I study positive emotions.
I realize this can sound frivolous, especially at a time when we’re facing widespread unemployment, when we’re sending soldiers into repeated tours of duty, when we’re confronted with a global environmental crisis.
But after two decades of research on positive emotions, I’ve come to realize that understanding positive emotions can help us address these problems and more.
I’m not just talking about jump-for-joy positive emotions. There are a whole range of positive emotions out there, including feelings of gratitude, feelings of serenity and tranquility, and feelings of love and closeness for the people we care for.
My colleagues and I have learned how positive emotions change the way our minds and our bodies work—change the very nature of who we are, down to our cells—transforming our outlook on life and our ability to confront challenges. Indeed, the science of positive emotions is key to helping people deal with adversity and live a meaningful life.
Far from being trivial, we’ve found that positive emotions broaden our awareness in ways that reshape who we are, and they build up our useful traits in ways that bring out the best in us, helping us become the best versions of ourselves.
Positive emotions open our mind
In my research, I’ve come to the conclusion that there are two core truths about all of the different kinds of positive emotions.
The first is that they open us: They literally change the boundaries of our minds and our hearts and change our outlook on our environment.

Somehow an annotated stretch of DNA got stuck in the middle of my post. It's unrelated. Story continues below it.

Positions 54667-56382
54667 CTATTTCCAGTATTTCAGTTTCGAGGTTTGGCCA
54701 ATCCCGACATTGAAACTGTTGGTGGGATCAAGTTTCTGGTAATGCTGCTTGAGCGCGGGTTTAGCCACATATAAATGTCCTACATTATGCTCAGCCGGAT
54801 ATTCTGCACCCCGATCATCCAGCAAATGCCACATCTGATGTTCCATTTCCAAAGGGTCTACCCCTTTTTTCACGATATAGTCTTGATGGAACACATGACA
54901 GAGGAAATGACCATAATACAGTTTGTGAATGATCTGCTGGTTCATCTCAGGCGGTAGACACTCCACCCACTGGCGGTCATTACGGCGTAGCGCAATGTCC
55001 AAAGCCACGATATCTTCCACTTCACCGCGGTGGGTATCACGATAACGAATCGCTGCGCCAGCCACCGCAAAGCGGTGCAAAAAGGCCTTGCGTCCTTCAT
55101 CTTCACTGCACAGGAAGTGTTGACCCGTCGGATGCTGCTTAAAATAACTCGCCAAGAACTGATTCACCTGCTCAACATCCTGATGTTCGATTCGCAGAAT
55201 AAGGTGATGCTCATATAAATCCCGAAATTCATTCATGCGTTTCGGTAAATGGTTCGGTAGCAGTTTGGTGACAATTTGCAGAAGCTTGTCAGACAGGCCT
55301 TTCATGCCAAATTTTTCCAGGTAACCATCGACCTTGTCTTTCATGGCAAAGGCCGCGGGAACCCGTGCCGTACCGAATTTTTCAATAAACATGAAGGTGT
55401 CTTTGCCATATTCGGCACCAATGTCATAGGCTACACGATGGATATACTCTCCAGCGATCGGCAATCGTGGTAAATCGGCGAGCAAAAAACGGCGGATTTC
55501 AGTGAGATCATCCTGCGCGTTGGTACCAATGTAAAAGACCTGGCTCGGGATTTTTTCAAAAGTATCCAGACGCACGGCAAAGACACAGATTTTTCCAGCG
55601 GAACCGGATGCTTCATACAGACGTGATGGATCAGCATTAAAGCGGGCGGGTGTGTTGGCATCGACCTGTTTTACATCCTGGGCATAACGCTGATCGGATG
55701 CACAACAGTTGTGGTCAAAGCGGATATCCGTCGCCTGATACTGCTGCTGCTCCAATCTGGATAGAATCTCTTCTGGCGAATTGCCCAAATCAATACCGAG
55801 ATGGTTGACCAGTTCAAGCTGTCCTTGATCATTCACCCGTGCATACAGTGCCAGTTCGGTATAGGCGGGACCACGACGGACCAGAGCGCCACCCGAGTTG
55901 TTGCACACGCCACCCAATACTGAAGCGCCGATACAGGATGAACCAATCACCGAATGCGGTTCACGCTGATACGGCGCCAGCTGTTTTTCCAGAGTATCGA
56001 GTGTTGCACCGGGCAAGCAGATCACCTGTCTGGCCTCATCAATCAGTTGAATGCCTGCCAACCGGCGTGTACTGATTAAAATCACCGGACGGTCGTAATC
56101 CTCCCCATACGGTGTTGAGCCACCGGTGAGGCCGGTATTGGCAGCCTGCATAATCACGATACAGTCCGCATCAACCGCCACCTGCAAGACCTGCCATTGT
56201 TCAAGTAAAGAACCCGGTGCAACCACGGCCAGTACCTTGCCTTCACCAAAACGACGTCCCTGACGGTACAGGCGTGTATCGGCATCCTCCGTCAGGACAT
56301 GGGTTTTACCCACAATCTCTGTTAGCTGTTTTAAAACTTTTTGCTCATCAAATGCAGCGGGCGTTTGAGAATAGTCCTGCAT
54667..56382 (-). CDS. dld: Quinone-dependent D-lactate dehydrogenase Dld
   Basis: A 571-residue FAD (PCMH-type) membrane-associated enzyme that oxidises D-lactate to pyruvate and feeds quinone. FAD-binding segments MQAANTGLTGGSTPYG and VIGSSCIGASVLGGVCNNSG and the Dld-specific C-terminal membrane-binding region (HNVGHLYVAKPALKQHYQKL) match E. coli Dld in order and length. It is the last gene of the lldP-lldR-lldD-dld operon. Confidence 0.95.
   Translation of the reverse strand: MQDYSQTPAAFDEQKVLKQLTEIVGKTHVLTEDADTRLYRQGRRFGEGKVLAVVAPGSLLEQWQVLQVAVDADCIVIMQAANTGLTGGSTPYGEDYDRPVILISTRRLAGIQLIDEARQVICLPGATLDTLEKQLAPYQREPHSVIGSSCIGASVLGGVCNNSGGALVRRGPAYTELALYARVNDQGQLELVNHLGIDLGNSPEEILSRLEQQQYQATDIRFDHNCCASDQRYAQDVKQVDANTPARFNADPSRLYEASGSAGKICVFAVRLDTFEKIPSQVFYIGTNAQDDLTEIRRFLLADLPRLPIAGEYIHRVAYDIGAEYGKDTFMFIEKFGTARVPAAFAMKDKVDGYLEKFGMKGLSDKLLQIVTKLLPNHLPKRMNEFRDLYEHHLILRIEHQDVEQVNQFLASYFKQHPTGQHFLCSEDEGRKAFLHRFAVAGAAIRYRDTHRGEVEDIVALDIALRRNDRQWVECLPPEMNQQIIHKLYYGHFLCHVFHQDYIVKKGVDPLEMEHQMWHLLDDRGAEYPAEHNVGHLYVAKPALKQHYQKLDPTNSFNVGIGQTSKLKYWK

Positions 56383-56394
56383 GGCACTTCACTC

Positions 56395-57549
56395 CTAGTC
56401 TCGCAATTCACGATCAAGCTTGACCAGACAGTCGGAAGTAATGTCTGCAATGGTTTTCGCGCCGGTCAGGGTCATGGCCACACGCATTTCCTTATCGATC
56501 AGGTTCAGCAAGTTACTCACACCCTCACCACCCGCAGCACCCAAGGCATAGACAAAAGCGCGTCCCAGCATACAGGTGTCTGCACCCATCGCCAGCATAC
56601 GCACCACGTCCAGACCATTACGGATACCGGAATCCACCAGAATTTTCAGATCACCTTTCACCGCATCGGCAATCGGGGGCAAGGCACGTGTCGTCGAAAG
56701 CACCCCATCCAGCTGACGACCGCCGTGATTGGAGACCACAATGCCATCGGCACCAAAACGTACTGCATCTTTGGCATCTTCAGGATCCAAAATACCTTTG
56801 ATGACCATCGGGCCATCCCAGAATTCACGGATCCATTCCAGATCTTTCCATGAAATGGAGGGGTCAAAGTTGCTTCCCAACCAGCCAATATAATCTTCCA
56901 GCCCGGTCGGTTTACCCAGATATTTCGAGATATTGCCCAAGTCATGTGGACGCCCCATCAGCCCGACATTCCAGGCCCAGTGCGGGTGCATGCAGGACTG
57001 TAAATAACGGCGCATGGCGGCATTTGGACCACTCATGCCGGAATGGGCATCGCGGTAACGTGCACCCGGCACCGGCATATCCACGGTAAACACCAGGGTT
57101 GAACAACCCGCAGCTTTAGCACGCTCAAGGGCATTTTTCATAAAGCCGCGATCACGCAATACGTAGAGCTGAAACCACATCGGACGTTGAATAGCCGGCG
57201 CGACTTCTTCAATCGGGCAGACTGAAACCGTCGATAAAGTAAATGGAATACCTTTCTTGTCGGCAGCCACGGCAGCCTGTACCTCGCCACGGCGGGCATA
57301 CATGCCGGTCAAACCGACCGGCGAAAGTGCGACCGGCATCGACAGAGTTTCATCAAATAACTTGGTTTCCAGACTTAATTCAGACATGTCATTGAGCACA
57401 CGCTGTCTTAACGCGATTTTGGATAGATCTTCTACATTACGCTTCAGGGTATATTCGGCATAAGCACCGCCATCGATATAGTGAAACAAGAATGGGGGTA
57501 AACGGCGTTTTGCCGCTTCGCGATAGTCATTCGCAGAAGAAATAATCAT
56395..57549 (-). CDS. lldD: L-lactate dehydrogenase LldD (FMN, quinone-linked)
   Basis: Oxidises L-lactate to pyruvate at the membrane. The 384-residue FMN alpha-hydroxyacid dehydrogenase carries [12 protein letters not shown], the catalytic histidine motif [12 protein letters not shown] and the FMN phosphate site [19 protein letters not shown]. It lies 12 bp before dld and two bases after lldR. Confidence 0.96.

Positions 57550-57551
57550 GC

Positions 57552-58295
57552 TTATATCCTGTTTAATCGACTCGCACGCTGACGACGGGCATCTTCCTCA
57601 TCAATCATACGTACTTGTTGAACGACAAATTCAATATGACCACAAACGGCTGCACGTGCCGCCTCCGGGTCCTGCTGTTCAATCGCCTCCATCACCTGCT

Now let me get poetic here for a moment. Imagine you’re a water lily. It’s early dawn and your petals are closed in around your face. If you can see anything at all, it’s just a little spot of sunlight.
But as the sun rises in the sky, things begin to change. Your blinders around your face begin to open and your world quite literally expands. You can see more. Your world is larger.
Just as the warmth of sunlight opens flowers, the warmth of positivity opens our minds and hearts. It changes our visual perspective at a really basic level, along with our ability to see our common humanity with others.
We know this because we’ve done studies where we induce positive emotions in some people—by giving them a gift, making them have a positive experience, or showing them images of cute puppies or a beautiful sunset—but not others. In one of these studies in my own lab, we showed people a figure (see image on the left) and asked which of two comparison figures most resemble it. As you can see, one of the figures (the three triangles) resembles the top figure in its general configuration, while the other (the four squares) resembles it in its local details.